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Surviving Destruction

First of all, I realize we live in the mountains with God’s critters. Love catching sights of the deer, turkey, bear, coyotes, turtles. But then, there are the hogs! Razorback hogs! As of three weeks ago, I now know how destructive feral hogs can be. They came out of the mountains at night to our little happy valley, and they feasted on grubs in our yard. They must think we have a fine restaurant. The week before Mother’s Day, we had rain, silver bars of rain. Ground was soft, and numerous hogs came, rooting their way through our yard. I mean they really went through it. Too many. Too many. A bad feeling hit me. Hit me like a band of thieves had come through my window and had stolen somethin

Beautiful Bag Ladies

Just turned 75. All is not perfect, but near enough. Doors close as you get older. With each new season, another door closes. I have no idea why I still want to open all those doors, but I do. A few of us women, no matter how dressed-up or dressed-down we are, carry huge beautiful bags. Isn’t that a strange thing to notice after church on Mother’s Day? Beautiful bags. Beautiful ladies. Beautiful bag ladies. That set me to thinking—that’s a door that hasn’t closed for any of us. As we left the church that day, I asked two ladies if they’d expose what they carry in their beautiful bags, if they’d just email me a list. (Don’t worry, I told them I’d be putting it in a blog. No trickery here.) La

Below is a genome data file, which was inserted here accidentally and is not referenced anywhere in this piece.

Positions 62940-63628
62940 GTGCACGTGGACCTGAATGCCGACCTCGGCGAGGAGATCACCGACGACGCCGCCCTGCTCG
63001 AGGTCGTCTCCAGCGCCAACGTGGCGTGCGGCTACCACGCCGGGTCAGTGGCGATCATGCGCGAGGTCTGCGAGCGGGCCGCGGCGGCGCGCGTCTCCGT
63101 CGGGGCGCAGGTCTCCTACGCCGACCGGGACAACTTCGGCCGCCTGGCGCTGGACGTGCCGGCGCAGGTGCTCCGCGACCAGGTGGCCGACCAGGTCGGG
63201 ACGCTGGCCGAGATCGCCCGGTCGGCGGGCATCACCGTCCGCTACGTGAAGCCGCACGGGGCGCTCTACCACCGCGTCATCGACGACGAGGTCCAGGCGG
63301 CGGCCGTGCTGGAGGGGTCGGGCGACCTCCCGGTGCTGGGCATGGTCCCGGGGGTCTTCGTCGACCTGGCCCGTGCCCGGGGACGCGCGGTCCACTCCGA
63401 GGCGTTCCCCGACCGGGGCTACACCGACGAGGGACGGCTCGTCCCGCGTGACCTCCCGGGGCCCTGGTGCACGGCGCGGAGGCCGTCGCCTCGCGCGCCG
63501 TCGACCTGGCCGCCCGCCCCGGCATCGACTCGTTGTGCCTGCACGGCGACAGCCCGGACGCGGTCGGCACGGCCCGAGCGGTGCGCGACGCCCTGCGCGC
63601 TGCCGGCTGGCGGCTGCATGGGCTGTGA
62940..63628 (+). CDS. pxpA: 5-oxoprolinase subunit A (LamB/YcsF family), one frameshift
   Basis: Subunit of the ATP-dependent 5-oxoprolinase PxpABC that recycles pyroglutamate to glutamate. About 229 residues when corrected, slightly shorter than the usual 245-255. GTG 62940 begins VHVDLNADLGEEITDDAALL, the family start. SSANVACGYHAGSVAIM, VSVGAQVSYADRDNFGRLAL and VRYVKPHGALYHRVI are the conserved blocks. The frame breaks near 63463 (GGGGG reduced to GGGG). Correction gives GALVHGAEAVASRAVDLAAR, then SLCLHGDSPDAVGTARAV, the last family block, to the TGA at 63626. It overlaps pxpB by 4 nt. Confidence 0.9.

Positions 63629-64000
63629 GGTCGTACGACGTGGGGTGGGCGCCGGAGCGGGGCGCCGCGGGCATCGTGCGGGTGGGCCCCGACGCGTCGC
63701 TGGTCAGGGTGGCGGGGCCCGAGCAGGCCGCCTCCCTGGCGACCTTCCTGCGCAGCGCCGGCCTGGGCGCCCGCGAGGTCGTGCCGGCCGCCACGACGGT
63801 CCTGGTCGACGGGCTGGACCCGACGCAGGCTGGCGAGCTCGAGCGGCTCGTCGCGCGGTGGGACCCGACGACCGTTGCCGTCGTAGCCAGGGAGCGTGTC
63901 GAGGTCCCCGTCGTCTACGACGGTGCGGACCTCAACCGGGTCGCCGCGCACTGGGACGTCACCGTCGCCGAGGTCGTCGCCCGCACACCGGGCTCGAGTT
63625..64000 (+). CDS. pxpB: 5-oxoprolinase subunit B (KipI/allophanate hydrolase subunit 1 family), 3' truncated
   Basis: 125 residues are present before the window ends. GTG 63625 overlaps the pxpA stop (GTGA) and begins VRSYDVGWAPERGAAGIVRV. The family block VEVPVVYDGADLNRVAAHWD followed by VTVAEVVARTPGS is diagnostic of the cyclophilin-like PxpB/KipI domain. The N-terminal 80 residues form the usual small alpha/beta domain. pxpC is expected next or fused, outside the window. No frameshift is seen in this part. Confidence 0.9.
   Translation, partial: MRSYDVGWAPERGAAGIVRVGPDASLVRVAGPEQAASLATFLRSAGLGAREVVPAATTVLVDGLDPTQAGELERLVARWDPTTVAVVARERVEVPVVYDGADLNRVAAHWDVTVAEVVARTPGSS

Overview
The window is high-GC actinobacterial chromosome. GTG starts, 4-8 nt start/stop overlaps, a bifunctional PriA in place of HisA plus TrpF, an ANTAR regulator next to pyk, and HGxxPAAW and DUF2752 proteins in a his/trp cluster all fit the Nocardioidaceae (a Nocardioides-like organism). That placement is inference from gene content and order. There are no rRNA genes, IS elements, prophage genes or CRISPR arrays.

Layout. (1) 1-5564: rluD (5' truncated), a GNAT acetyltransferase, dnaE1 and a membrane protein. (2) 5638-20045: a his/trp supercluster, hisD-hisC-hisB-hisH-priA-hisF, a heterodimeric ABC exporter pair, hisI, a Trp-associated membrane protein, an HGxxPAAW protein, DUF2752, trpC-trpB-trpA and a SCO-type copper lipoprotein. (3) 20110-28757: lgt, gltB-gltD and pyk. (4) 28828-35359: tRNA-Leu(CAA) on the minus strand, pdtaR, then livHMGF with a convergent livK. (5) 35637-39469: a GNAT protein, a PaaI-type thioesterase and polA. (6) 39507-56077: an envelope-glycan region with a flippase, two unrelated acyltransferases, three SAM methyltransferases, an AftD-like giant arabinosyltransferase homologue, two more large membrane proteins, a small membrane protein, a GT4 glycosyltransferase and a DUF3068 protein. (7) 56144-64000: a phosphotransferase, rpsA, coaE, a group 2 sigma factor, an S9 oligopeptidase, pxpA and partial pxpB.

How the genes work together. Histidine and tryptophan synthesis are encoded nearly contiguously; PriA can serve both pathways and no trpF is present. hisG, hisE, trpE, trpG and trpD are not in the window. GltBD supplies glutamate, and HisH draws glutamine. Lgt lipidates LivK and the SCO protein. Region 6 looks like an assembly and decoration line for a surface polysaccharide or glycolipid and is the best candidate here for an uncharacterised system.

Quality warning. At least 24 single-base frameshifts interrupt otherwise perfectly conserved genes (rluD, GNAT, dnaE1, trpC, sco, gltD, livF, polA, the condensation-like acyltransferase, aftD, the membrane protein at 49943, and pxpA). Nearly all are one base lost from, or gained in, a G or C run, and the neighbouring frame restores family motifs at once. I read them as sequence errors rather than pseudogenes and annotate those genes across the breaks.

Thank You!

I’d tried other options. Then a nurse from my doctor’s office sent me for X-rays. We were guessing until then. Sciatic nerve. Confirmation. Yes! I was not imagining this pain which ran from my lower back, down my leg. I had a nerve needing a little extra help. My thanks to Jan, Susan, and Jennifer, physical therapists. I thank you for listening to me grumble, mumble, about the pain. I told my housewife story about getting the sheets off a bed, how I must have angled my body. I knew exactly when the nerve moved. Not a thrilling story, but you listened anyway. I am much obliged for the listening. We had thirty to forty minutes together twice a week. For me, it meant giving up time and energy—a


My eyes shift from the thunderclouds and lightning to the ground where we have outlined flowerbeds with rocks. Rocks. I just need to be a rock. They get rained on, snowed on, peed on by dogs, and yet they stand tall and stay in place. Sometimes the world spins backwards and too fast for me, and I find myself wanting to run from noise and the unpredictability of the world. That can mean wanting space from the world, too. Oh, to become like a rock. A painted rock, a granite rock, a small pebble or a huge boulder. They can come from the river, the mountain, the valley, a dirt road. It doesn’t matter. Rocks are solid and pitted, helpful and willing to be used, even for small jobs. Beautiful, no

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